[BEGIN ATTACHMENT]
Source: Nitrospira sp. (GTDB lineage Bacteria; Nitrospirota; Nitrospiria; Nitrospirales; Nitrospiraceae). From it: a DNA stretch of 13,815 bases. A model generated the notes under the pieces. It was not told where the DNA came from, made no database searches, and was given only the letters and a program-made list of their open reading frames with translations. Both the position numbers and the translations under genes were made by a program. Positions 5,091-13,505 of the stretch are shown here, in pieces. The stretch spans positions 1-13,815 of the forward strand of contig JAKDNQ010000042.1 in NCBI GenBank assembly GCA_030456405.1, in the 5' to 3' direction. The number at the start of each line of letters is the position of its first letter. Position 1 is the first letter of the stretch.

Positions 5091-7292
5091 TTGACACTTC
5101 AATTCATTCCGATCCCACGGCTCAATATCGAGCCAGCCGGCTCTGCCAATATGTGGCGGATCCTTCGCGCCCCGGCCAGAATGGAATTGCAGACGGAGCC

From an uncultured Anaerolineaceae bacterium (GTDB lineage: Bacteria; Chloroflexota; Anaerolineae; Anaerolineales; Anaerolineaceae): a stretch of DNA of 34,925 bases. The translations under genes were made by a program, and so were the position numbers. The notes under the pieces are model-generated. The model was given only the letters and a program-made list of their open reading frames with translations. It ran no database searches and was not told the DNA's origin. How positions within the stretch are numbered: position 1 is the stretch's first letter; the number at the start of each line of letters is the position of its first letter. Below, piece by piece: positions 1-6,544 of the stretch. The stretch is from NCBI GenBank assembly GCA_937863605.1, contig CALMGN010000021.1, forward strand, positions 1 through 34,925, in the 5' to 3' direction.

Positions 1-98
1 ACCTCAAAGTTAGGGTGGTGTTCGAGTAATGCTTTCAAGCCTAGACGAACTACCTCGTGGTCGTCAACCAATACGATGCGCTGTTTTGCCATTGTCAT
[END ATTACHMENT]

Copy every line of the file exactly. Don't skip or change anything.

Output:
Source: Nitrospira sp. (GTDB lineage Bacteria; Nitrospirota; Nitrospiria; Nitrospirales; Nitrospiraceae). From it: a DNA stretch of 13,815 bases. A model generated the notes under the pieces. It was not told where the DNA came from, made no database searches, and was given only the letters and a program-made list of their open reading frames with translations. Both the position numbers and the translations under genes were made by a program. Positions 5,091-13,505 of the stretch are shown here, in pieces. The stretch spans positions 1-13,815 of the forward strand of contig JAKDNQ010000042.1 in NCBI GenBank assembly GCA_030456405.1, in the 5' to 3' direction. The number at the start of each line of letters is the position of its first letter. Position 1 is the first letter of the stretch.

Positions 5091-7292
5091 TTGACACTTC
5101 AATTCATTCCGATCCCACGGCTCAATATCGAGCCAGCCGGCTCTGCCAATATGTGGCGGATCCTTCGCGCCCCGGCCAGAATGGAATTGCAGACGGAGCC

From an uncultured Anaerolineaceae bacterium (GTDB lineage: Bacteria; Chloroflexota; Anaerolineae; Anaerolineales; Anaerolineaceae): a stretch of DNA of 34,925 bases. The translations under genes were made by a program, and so were the position numbers. The notes under the pieces are model-generated. The model was given only the letters and a program-made list of their open reading frames with translations. It ran no database searches and was not told the DNA's origin. How positions within the stretch are numbered: position 1 is the stretch's first letter; the number at the start of each line of letters is the position of its first letter. Below, piece by piece: positions 1-6,544 of the stretch. The stretch is from NCBI GenBank assembly GCA_937863605.1, contig CALMGN010000021.1, forward strand, positions 1 through 34,925, in the 5' to 3' direction.

Positions 1-98
1 ACCTCAAAGTTAGGGTGGTGTTCGAGTAATGCTTTCAAGCCTAGACGAACTACCTCGTGGTCGTCAACCAATACGATGCGCTGTTTTGCCATTGTCAT